A pilot today took to the skies to recreate the 1913 Circuit of Britain flight.
In honour of the aviation pioneers who 100 years ago took part in the first major British competition for seaplanes, Jeff Boyling is tracing as closely as possible the 1,600-mile route.
At the helm of Britain’s oldest airworthy seaplane, the 70-year-old Catalina G-PBYA, Boyling will over five days replicate the flight embarked upon by pilot Harry Hawker and mechanic Harry Kauper.
Flying a Sopwith Waterplane Hawker and Kauper started and finished at Southampton Water. According to Flight magazine the Australian duo flew over Ramsgate, Yarmouth, Scarborough and Aberdeen, as well as Cromarty, Oban, Dublin and Falmouth.
Their first attempt ended at Yarmouth as a result of a cracked cylinder head and pilot exhaustion. They started again on 25 August and managed to fly to just north of Dublin, but crashed in the sea when Hawker’s foot slipped off the rudder while landing.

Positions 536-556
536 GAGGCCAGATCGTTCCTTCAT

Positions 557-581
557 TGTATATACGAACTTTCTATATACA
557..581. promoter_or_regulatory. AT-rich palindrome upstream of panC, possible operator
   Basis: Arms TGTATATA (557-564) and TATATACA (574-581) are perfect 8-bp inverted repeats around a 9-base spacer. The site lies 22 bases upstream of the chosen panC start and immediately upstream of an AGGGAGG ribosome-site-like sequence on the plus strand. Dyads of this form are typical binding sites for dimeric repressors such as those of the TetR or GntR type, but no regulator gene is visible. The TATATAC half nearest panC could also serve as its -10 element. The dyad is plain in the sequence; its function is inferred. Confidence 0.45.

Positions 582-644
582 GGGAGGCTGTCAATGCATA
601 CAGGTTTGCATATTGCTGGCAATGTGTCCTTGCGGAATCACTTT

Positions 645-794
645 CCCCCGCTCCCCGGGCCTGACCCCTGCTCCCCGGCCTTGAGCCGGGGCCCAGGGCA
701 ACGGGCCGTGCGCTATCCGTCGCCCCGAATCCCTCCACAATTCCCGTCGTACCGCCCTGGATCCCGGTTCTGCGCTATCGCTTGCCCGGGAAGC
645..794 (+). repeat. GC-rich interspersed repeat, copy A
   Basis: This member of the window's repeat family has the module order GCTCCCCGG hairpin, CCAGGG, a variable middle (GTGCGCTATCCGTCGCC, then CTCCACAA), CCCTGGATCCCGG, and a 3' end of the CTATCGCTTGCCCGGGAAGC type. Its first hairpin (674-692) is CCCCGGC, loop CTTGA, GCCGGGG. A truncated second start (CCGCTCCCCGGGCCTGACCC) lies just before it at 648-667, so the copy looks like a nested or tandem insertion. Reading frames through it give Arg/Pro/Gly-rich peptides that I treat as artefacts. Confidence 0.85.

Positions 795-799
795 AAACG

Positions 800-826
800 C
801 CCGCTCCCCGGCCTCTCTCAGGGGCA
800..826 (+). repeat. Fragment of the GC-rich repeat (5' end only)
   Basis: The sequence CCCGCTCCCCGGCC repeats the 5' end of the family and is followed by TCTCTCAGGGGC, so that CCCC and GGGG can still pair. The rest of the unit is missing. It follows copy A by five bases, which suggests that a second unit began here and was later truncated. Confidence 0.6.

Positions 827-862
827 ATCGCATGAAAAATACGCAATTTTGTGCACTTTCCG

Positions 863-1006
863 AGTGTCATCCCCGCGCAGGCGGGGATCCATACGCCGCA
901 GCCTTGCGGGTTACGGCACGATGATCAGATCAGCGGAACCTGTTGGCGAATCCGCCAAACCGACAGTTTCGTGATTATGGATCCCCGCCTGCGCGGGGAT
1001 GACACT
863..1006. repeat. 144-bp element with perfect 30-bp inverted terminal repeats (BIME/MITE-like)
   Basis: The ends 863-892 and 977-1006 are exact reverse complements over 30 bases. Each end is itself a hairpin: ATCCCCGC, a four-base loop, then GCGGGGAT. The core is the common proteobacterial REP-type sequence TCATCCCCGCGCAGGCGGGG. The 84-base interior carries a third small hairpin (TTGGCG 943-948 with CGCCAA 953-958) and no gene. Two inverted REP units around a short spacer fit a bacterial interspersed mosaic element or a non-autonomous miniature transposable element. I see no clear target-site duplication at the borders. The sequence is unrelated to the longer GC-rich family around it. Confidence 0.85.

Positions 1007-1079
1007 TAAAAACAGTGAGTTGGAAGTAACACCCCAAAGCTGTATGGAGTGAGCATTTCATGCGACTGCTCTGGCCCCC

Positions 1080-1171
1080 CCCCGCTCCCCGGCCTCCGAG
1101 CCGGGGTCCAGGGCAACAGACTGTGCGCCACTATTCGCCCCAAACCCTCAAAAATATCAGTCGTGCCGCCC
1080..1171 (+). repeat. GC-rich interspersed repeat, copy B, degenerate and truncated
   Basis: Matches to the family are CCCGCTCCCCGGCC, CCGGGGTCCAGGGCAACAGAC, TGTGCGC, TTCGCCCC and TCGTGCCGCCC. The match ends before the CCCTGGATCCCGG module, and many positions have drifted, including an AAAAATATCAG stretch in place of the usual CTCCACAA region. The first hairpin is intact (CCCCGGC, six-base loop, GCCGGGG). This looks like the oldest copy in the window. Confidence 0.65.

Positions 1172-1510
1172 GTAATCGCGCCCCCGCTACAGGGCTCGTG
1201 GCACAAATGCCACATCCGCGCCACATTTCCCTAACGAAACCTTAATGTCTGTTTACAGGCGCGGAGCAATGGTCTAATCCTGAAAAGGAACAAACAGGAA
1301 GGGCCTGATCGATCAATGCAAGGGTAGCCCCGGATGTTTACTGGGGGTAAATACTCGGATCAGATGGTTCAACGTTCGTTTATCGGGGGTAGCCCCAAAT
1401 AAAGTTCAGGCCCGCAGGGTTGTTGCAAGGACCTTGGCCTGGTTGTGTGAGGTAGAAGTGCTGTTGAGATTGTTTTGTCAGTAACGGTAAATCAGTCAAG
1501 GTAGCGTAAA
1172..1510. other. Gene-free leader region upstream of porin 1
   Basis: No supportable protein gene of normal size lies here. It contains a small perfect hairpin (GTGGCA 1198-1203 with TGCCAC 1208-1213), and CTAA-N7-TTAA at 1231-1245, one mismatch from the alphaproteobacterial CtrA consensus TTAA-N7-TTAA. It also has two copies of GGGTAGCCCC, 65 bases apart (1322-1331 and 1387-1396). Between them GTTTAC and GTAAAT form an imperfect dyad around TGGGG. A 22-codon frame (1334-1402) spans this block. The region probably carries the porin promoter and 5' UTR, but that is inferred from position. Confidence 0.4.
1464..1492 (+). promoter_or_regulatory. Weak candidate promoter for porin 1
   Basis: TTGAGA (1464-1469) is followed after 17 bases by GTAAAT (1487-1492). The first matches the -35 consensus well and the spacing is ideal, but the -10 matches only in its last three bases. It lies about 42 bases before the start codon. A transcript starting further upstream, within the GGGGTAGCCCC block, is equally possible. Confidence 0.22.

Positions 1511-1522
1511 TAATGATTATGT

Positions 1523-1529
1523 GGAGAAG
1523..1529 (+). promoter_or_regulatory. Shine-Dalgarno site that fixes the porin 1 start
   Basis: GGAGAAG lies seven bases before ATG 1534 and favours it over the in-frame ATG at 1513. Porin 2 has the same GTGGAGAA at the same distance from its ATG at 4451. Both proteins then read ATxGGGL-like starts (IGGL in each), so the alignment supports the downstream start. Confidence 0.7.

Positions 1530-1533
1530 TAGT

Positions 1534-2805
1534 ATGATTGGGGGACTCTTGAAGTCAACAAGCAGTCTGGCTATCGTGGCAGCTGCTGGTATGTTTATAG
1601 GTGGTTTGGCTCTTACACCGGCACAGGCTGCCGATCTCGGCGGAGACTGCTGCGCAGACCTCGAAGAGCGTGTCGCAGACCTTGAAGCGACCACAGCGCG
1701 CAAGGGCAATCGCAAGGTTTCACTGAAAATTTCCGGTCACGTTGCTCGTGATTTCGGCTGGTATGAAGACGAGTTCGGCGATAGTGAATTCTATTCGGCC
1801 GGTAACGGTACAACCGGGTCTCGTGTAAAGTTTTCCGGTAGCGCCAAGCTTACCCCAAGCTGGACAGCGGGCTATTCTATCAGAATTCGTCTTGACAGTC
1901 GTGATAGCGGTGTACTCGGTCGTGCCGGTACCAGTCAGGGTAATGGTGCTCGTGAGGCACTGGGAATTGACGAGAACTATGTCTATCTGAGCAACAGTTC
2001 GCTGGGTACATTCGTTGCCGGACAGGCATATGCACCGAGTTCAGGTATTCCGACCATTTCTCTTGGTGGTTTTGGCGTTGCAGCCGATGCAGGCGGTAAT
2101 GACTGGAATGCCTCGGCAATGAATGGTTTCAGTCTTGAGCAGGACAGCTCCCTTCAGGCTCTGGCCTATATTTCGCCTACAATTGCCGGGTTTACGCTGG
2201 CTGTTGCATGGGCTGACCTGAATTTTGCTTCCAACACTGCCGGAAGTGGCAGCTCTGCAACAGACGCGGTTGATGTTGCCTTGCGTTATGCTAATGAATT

The aircraft was destroyed in the crash, which also saw Kauper break his arm. Hawker was unharmed.
Having taken off from the Imperial War Museum Duxford on Wednesday morning they will fly over Kingston, where the Sopwith Factory was based; Hook in Chessington, where Harry Hawker is buried and Brooklands Aerodrome – now Brooklands Museum – where Harry Hawker learnt to fly and tested aircraft for use in the First World War.
The Catalina will also circle the Classic Boat Museum at Cowes, which has on display a 1/8 scale replica of the Bat Boat tested by Harry Hawker in 1913.
“Flying the Catalina G-PBYA is a huge privilege and honour,” said pilot Jeff Boyling.
“It is wonderful that this historic aircraft can pay tribute to a great aviator who was a real pioneer. May the memory of Hawker live on.”
Imperial War Museum Duxford will track the Catalina’s progress on its Facebook page and Twitter feed.